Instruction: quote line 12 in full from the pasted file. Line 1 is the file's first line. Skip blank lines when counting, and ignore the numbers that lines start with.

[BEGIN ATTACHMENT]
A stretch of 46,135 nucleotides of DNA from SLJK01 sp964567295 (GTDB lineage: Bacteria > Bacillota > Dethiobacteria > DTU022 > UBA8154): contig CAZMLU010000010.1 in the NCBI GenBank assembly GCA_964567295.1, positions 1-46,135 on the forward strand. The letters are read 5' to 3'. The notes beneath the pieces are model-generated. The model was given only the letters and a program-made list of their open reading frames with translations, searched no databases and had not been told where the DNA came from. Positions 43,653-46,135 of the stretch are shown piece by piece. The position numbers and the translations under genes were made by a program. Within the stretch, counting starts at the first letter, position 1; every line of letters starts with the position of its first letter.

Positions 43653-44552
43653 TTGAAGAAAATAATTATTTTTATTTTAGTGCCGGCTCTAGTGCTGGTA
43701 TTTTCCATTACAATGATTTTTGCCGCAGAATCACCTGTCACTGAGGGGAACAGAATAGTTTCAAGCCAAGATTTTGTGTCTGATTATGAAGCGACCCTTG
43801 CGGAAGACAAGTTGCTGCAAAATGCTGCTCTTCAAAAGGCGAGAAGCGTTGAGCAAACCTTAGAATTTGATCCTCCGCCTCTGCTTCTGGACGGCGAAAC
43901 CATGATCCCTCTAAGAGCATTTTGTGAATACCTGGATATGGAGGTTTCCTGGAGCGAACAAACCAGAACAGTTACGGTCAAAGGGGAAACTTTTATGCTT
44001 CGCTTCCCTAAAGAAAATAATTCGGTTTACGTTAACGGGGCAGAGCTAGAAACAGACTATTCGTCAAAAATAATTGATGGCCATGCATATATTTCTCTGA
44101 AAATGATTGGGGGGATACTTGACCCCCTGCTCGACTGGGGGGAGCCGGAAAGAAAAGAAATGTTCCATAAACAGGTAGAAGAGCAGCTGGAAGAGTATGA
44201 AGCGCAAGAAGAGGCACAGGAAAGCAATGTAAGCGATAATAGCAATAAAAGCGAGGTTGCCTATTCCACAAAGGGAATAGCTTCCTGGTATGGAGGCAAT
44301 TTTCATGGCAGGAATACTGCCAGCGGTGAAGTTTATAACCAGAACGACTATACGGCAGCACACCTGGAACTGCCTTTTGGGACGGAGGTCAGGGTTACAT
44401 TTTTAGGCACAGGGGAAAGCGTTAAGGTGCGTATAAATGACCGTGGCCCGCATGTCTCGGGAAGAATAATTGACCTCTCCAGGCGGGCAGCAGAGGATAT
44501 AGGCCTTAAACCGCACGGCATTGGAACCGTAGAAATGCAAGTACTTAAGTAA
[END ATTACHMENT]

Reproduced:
44501 AGGCCTTAAACCGCACGGCATTGGAACCGTAGAAATGCAAGTACTTAAGTAA